All 31 men and eight women found dead in a refrigerated trailer in Essex last month were Vietnamese
Throngs of weeping relatives on Thursday buried the first of 39 Vietnamese people found dead in a truck in Britain last month, in emotional ceremonies for the young victims whose deaths have rattled their rural towns.
The first of the remains arrived in Vietnam from London on a commercial flight Wednesday, closing a weeks-long, agonising wait by families eager to have their children back home.
All 31 men and eight women found dead in a refrigerated trailer in Essex last month were Vietnamese, many from small towns in central Vietnam.
On Thursday several families laid their loved ones to rest after long nights of emotional vigils.
Under rainy skies in central Nghe An province, scores of relatives and villagers gathered for a final farewell for Hoang Van Tiep, 18, Nguyen Van Hung, 33, two cousins who died on the truck.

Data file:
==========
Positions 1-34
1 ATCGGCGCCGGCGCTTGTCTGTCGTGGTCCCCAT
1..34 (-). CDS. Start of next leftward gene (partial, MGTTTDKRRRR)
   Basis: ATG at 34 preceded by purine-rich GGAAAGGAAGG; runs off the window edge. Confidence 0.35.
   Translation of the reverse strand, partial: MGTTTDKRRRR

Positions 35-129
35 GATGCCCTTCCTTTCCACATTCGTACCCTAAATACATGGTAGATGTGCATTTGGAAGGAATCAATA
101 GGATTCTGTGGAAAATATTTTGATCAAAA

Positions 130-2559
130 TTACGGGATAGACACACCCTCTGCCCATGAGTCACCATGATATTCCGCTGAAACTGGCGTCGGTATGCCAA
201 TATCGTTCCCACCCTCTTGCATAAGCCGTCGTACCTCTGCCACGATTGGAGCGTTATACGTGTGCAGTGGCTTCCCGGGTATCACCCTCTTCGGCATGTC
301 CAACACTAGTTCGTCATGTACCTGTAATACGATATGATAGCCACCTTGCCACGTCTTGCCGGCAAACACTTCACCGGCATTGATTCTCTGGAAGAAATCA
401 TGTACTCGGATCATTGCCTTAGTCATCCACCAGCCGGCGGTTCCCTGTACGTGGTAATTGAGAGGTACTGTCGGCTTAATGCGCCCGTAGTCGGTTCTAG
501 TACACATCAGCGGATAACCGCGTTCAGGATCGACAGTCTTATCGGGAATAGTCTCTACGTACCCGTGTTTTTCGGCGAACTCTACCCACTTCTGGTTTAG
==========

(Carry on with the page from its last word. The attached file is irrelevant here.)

"I've never attended a funeral as big as this. It's a sad day for all of us," said a neighbour Hoang Thi Mai, her eyes wet with tears.
"I hope they are happy in heaven," she added, as their flower-flanked caskets were transported by a long procession to a cemetery in Dien Chau district.
The parents of Hung were carried away from the burial on a motorbike, overcome with emotion and unable to watch. Those who stayed wailed as the coffins were lowered into the ground.
Their families have waited weeks for their bodies to come back, and took loans from the government to cover the cost of repatriation - $1,800 for ashes, or $2,900 for bodies.
Many families opted to pay more for the bodies so they could give their children traditional burials, since cremation is rare in rural Vietnam.